In an unspecified way station or border crossing, we meet a group of women who, stripped of their former privilege, come to understand themselves at the most elemental level. Despite total humiliation, they fight for their dignity and agency, aware that they will be the moral and emotional victors in the continuing war against structural patriarchy.
Let the big Balkan brass meets Brazilian sounds of the West Philadelphia Orchestra and the infectiously danceable samba & forro groove of the Pablo Regis Baile band make you dream of hot summer nights. Drink specials, Balkan and Brazilian dance lessons and more!
Limited seating dance party! Contact the box office for accessibility concerns, questions, and to hold seats.
BSF closes their season with the Baltimore premiere of Beaumont’s under-performed gem. A sendup of courtly romance, The Knight of the Burning Pestle is the reason we stage Shakespeare’s contemporaries: Bill never wrote anything this bawdy or satirical.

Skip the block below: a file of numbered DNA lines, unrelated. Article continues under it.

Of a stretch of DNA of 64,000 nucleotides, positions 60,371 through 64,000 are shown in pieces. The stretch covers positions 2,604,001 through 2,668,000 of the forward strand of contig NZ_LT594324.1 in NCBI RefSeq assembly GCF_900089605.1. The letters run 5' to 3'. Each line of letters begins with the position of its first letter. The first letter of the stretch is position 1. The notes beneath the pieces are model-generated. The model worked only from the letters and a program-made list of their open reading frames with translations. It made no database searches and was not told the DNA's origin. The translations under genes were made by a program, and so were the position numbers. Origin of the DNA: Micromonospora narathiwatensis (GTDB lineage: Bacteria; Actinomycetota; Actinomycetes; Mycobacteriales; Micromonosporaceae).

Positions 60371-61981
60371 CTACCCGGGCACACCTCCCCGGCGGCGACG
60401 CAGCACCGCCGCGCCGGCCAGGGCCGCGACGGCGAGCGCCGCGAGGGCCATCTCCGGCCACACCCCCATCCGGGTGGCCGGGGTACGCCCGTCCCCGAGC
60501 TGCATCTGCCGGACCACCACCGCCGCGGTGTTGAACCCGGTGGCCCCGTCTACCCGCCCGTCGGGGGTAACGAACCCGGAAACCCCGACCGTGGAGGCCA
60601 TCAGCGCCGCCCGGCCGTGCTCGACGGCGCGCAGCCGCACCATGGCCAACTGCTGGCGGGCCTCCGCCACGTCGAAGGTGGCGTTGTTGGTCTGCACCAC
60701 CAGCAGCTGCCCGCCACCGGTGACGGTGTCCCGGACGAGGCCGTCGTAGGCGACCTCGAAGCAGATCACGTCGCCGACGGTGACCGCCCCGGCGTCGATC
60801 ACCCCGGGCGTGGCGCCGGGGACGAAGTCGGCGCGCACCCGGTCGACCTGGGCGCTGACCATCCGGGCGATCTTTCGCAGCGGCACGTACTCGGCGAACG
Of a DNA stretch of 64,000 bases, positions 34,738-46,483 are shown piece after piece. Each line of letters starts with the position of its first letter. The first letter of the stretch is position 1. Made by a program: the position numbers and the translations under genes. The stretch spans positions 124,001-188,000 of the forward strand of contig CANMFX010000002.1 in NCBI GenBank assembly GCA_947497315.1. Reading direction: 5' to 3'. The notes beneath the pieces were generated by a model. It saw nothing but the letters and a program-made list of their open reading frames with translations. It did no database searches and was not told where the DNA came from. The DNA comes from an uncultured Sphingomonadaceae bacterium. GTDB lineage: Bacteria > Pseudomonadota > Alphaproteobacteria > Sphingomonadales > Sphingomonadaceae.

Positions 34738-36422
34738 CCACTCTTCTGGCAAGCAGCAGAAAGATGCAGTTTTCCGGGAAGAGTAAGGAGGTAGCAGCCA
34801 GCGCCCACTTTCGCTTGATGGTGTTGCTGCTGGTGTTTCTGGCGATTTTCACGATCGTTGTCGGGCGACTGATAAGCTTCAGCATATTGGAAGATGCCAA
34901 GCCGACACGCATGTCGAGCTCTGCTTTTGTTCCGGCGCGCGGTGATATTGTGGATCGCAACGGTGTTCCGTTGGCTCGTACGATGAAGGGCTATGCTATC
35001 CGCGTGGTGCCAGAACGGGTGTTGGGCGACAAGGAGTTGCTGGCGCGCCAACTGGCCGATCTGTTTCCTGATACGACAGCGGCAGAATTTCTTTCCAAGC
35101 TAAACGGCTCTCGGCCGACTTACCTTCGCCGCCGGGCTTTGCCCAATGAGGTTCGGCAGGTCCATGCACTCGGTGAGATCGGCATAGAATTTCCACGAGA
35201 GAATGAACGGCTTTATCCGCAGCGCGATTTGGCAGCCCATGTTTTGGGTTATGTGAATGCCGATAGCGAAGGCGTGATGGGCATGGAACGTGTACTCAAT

A normal play about a London grocer is interrupted by the audience and rewritten on the fly to become an increasingly absurd chivalric epic that leaves no target un-pricked.
Pre-show entertainment begins 30 minutes before showtime.
Free lecture about the play given at 7pm each Saturday.
“The cat can play his butt off.” — All About Jazz
“Unquestionably one of the most con?dent and impressive of all the new pianists… Haidu is an important new talent.” — Jazzwise
"11 sizzling tracks"— Downbeat
“A rising star in New York’s vibrant jazz scene…Haidu is one of the ?nest young jazz lions... With jazz luminaries like trumpeter Jeremy Pelt and alto saxophonist Jon Irabagon gracing the band as part of a core quintet, rising above their powerful performance is quite an accomplishment and Haidu does just that.” — Jazz Times
J.S. Bach, Partita No. 1 in Bb major, BWV 825
Praeludium, Allemande, Corrente, Sarabande, Menuet I, Menuet II, Gigue
J.S. Bach, Partita No. 2 in C minor, BWV 826
Sinfonia, Allemande, Courante, Sarabande, Rondeaux, Capriccio
J.S. Bach, Partita No. 4 in D major, BWV 828
Ouvertüre, Allemande, Courante, Aria, Sarabande, Menuet, Gigue
UMBC's Department of Music presents the Camerata Chamber Choir under the direction of Stephen Caracciolo. A select choir of 40–50 singers drawn from all majors of the university, Camerata performs a wide variety of works drawn from the expansive choral repertoire, including Renaissance motets, folksongs, choral-orchestral works, German part songs, Russian sacred liturgies, American spirituals, and new works.